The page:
I'd love you to reframe that thought in your head and say to yourself, "Why might this be the best thing that's ever happened? Why might taking up this exciting and juicy challenge of going to find new clients. Really pushing myself, my skills. Putting them on display. Learning. Why might that be one of the best things that's ever happened to me?" And when you begin to write down the reasons for that, in your life, and in how it will help you enable you to serve your audience because that's ultimately what we're all about, is being of service. It becomes easier to say, "No, I'm really supposed to be doing this because I have something important to share with the world. I have a skill. I have a talent. There's something I love that I believe other people need." And you're worth sharing it with the world. Period.
Deb Zahn: And the world needs it. Who are we not to share that with the world? I love that. I particularly love the habit of courage because that resonates very, very deeply with me. And if you'll indulge me, I'm going to do a quick confession, which is…
Laura Khalil: Oh. Can't wait, Deb, what have we got?
Deb Zahn: Oh, I got some good stuff. But this one is, so nobody who knows me ever believes this, and people who are listening who know me are going to shout, "Liar," as soon as I say it. But I used to be really unassertive. I used to be painfully unassertive. I would have a hard time returning things to stores is how unassertive I was. And at one point in my 20s, when it clearly wasn't working for me, and I was the common denominator, exactly as you said, I thought, "Well, I bet if I just had enough courage to do it the first time, and then had a little bit more to do it the second time, and through repetition, I wonder if it's going to get easier for me?" And at that point, I didn't know the neuroscience. I didn't know any of the things related to how habits form and how that actually works in our brain. But I was right. And so now I'm at the far end of continuum in terms of assertive, simply because I developed that habit, but it wasn't natural to me.
Laura Khalil: And I don't think it's natural to most people. I mean, most people, I'm going to talk a little bit about conflict now, most people are terrified of conflict, right?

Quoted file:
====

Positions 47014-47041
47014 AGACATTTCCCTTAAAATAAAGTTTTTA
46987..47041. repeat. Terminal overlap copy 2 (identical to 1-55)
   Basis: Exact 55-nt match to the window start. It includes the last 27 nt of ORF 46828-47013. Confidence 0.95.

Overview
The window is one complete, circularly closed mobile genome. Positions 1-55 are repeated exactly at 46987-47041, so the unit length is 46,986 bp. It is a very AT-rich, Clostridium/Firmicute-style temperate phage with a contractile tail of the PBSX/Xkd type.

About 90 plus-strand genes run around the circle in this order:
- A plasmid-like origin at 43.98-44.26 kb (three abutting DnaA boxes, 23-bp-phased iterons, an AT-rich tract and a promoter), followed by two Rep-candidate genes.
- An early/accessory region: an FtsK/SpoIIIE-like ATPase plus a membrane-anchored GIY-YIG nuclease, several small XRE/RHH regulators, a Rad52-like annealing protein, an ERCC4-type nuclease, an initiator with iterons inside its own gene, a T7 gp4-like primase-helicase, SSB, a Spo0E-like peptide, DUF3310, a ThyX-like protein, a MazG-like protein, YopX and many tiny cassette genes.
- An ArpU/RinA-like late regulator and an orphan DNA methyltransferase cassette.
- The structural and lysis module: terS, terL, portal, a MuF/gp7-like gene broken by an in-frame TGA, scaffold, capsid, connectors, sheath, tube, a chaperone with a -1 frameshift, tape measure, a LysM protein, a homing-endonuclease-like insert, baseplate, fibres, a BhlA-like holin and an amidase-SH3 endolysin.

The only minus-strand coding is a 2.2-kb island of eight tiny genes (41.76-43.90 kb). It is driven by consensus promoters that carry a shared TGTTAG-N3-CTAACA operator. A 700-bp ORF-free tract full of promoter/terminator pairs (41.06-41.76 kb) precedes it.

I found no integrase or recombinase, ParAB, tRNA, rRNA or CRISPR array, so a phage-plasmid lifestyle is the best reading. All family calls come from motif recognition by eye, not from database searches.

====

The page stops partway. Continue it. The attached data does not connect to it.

Deb Zahn: Yeah.
Laura Khalil: And that's natural because, listen, we all grew up with parents who probably said to us, "Don't disagree with me. How dare you say that?" And we got in trouble whenever we spoke up. And so it's very normal, as adults, that we avoid, "Oh my gosh, well mom or dad..." No one's consciously thinking this, but, "Oh, mom or dad. I got in a lot of trouble as a kid where I spoke up and I was told to get back into my place." Or, "I was told not to contradict my parents or it ended in an argument." And so, of course, as an adult, we have that muscle memory of, if I speak up, the authority figure is going to get upset with me. But when we stand up, when we have the courage to do things that are hard, like engage in difficult conversations, which happens with client interactions all the time. It happens in writing out scopes of work. It happens in contract negotiations. It happens when things aren't done on time, or there's client demands.
When you allow yourself to say, "You know what? I'm going to allow myself to have this challenging conversation. I'm going to have the courage to step into it." Because what's on the other side of that is actual deeper connection. Most people think conflict means, "Someone's going to hate me and I'm not going to be liked and then we're not going to get along." But what I want to tell you is that, if you know how to talk to people, if you know how to be empathetic, to listen, to listen to respond and not to react, to share openly, I've actually found that conflict and doing difficult things actually breeds better connection to ourselves and understanding our needs and communicating them. And also to other people who see us as a real human being, and we're not a robot.